Did you know that about 8% of the population in America is a victim of physical assault or violent crime every year? This means that if you have 30 people at your party, chances are there will be 2 or 3 who have been physically attacked this year.
Physical assault and violent crime can lead to significant trauma that affects the victim both physically and psychologically. Victims of physical attack or community violence often feel scared, powerless, and overwhelmed by the experience, leading to trauma symptoms such as nightmares, difficulty sleeping, lack of concentration, hypersensitivity to loud noises or physical contact, elevated heart rate or breathing when reminded of the incident, and avoidance of people, places, or situations that are associated with the attack.
Witnessing domestic abuse or violence
Similarly, witnessing domestic violence with family or friends is a very disturbing event, especially for many children who may not understand what is happening and may feel scared, confused, or powerless to help. Some symptoms that can arise as a result of witnessing physical harm include nightmares, difficulty sleeping, diminished appetite, isolation from others, anger, and aggression.
Individuals who have experienced trauma such as physical assault or domestic abuse may find it helpful to seek professional support in order to reduce the risk of acute trauma and improve their ability to cope with the emotions and feelings that arise. Trauma-focused therapy, peer support groups, counseling, and other forms of professional support from a therapist may help individuals work through their feelings, cope with flashbacks and nightmares, develop better coping skills, and heal from the experience.
Being in an accident or natural disaster
Being involved in an accident or natural disaster can be a terrifying and overwhelming experience. Oftentimes, people do not know how to cope with the aftermath and can struggle for months or years after the event. Individuals who have been impacted by a disaster or accident may experience a range of symptoms including shock, numbness, and PTSD.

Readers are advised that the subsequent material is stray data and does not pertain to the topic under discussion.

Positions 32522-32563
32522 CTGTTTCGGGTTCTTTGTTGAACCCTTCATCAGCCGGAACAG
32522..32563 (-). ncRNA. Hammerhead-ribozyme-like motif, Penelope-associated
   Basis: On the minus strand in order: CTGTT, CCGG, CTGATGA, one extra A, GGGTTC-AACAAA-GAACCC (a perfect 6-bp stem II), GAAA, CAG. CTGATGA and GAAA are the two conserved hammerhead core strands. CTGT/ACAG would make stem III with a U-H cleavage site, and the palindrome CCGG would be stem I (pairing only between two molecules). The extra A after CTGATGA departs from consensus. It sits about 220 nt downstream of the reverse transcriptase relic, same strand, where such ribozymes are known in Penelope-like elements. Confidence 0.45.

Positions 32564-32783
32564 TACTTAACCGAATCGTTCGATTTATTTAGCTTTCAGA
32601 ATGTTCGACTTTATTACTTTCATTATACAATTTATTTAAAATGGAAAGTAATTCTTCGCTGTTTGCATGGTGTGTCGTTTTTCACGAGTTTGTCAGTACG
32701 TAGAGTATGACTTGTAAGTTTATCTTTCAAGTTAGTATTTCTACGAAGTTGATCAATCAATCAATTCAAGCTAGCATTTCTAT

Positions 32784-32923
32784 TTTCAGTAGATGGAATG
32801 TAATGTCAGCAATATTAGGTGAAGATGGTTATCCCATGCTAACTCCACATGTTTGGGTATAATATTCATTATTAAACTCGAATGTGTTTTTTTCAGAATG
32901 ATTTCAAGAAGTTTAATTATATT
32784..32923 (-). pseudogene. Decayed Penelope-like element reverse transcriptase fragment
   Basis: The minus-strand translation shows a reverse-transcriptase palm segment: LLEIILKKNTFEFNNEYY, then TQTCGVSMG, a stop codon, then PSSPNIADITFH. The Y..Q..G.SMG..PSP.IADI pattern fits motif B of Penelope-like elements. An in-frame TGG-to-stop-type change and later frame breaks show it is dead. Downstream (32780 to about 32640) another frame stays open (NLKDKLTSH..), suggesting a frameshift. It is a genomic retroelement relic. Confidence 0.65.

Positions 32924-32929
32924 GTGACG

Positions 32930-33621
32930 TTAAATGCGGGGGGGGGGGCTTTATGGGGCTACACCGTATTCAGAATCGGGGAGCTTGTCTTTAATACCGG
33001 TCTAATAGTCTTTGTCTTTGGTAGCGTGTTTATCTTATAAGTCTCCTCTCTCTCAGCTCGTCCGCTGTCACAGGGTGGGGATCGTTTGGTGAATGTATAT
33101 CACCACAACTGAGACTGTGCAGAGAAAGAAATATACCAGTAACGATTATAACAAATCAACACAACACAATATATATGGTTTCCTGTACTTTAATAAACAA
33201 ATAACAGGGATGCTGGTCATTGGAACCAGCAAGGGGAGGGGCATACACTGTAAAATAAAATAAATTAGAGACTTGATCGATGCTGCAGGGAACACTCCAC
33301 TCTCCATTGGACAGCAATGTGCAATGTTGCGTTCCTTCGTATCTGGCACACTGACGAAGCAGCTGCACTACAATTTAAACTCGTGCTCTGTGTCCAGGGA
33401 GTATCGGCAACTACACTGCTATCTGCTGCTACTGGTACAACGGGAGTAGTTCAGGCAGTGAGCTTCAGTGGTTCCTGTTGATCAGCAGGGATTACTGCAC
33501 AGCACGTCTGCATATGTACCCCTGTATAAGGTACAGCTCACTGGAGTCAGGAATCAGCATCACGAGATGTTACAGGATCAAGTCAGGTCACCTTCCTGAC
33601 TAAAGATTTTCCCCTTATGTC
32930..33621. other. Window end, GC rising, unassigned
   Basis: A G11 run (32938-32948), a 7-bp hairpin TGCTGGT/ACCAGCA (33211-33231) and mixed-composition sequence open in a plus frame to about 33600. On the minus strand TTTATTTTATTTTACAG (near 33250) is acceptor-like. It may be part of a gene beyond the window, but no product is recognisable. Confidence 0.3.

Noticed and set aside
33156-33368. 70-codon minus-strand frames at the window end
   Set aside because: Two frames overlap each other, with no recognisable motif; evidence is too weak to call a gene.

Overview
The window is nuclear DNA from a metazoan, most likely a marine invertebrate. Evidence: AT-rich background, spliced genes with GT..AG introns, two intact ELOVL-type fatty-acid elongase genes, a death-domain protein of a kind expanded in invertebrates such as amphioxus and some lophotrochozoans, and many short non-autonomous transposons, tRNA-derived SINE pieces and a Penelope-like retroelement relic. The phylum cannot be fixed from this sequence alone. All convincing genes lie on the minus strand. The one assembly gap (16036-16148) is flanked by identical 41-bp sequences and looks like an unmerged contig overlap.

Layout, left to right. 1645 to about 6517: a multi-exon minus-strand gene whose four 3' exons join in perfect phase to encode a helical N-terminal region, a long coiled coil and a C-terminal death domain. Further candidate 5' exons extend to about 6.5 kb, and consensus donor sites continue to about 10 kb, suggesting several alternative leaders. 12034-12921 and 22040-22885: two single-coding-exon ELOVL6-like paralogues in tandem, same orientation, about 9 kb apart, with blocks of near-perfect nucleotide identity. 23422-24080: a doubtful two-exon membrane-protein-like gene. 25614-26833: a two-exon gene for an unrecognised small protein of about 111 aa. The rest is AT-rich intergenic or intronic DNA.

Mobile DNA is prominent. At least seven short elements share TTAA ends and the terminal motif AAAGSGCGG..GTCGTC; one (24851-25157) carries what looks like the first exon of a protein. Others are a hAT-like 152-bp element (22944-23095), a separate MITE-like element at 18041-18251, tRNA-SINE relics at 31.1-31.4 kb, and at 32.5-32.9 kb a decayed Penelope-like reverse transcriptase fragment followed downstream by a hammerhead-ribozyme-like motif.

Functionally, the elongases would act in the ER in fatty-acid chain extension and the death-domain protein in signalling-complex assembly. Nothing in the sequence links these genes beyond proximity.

Breaking the Cycle of Trauma
While there is no single "cure" for trauma, treatment options such as psychotherapy and medication can help both children and adults manage their symptoms and regain control over their lives in just a few weeks.
Trauma is a difficult and complex issue that can affect an individual in many ways. Often, people who have experienced trauma struggle with a constant state of symptoms and feelings that can be debilitating and make it nearly impossible to get on with their daily lives.
Despite the challenges associated with trauma, it is possible to break the cycle of trauma and regain control over your life. Start with these three easy tips:
Don't isolate yourself
Avoiding both people and activities that you enjoy can make things worse. Instead, seek out social engagement with or the support of a therapist who can help you work through your feelings and learn to cope with your trauma.
Online communities are another viable option if you are struggling with social anxiety and do not have many close friends nearby. These communities can act as valuable support groups and help you connect with others who have similar experiences and struggles.
Exercise has been shown to help reduce symptoms of both anxiety and depression, two common side effects of multiple traumatic events. Even a short walk or yoga session can do wonders for your well-being, so make it a point to get moving every day.
One form of exercise that has helped trauma survivors work through their feelings and PTSD symptoms is kickboxing. This high-intensity activity can help you channel your emotions, reduce stress, and improve your overall mental health, making it easier to cope with the aftermath of trauma.
Take care of your health
Finally, take good care of yourself by eating a healthy diet and getting plenty of rest. Other examples could include incorporating relaxation techniques such as meditation, mindful breathing, or massage.
With the right support, tools, and coping strategies, you can overcome your experience, get back on track and reclaim control over your life.
Treatment for trauma
If you or someone you know is struggling with symptoms of trauma, remember that it is never too late to seek help. There are a number of effective treatments available that can help you manage the symptoms and regain control of your life.
The first step of the recovery process is to talk to your doctor or mental health professional about your experience and what symptoms you are experiencing. From there, you may be prescribed medication or referred to one of the many group therapy options for trauma treatment. Some of the most common trauma therapy options include cognitive behavioral therapy (CBT), exposure therapy, eye movement desensitization and reprocessing (EMDR therapy), and narrative exposure therapy.
Each type of treatment has its own strengths and weaknesses, so it is important to work with a mental health professional who can help you determine which treatment is best suited to your individual needs. With the help of a qualified therapist, you can manage the symptoms of trauma and regain control of your life.